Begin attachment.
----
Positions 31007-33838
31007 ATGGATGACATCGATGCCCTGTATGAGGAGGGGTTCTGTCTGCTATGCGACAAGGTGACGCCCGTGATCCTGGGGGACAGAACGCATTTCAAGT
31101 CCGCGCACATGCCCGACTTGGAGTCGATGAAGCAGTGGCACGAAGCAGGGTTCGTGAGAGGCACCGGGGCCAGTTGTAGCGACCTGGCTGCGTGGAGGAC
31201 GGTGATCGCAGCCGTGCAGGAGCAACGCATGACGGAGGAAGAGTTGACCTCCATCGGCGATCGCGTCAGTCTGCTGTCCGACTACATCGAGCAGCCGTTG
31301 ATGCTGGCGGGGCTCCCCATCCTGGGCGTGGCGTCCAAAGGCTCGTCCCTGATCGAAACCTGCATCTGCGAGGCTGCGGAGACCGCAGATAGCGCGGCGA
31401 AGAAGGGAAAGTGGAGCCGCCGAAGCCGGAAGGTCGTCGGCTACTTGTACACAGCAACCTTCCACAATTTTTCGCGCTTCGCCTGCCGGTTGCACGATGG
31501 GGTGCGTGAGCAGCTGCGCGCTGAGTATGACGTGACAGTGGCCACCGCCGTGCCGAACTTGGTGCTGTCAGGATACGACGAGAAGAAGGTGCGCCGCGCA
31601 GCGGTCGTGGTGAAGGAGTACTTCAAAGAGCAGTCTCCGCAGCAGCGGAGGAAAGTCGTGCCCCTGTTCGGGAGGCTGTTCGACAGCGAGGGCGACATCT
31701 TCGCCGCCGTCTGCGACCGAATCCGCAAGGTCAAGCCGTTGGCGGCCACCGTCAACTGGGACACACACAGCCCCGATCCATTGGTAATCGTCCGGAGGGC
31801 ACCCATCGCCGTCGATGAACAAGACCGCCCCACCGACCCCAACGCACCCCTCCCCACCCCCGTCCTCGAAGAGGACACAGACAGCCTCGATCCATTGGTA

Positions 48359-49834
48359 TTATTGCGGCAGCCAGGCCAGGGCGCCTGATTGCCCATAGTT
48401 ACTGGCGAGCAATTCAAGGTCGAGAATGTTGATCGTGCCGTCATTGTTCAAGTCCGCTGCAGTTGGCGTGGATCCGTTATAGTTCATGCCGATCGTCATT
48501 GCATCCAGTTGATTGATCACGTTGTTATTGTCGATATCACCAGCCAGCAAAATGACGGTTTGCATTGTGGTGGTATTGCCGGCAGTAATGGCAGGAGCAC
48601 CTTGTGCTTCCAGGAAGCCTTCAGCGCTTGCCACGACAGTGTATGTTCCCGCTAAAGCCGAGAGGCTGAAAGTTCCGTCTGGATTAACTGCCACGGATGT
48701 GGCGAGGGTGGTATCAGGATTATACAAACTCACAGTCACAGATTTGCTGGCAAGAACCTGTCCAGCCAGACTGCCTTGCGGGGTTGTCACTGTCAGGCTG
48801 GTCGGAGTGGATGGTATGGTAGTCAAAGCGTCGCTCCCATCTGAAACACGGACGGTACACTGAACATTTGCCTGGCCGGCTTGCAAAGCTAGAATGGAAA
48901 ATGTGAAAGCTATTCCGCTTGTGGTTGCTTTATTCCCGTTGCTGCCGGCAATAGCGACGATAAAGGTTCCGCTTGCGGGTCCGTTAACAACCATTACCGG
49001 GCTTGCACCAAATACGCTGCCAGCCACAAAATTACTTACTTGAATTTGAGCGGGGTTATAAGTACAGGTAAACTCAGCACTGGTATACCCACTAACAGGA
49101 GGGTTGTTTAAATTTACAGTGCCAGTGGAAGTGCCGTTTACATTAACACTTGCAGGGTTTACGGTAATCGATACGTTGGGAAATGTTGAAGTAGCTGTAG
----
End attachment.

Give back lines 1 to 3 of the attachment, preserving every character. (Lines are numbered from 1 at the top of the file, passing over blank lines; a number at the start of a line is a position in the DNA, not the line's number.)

Positions 31007-33838
31007 ATGGATGACATCGATGCCCTGTATGAGGAGGGGTTCTGTCTGCTATGCGACAAGGTGACGCCCGTGATCCTGGGGGACAGAACGCATTTCAAGT
31101 CCGCGCACATGCCCGACTTGGAGTCGATGAAGCAGTGGCACGAAGCAGGGTTCGTGAGAGGCACCGGGGCCAGTTGTAGCGACCTGGCTGCGTGGAGGAC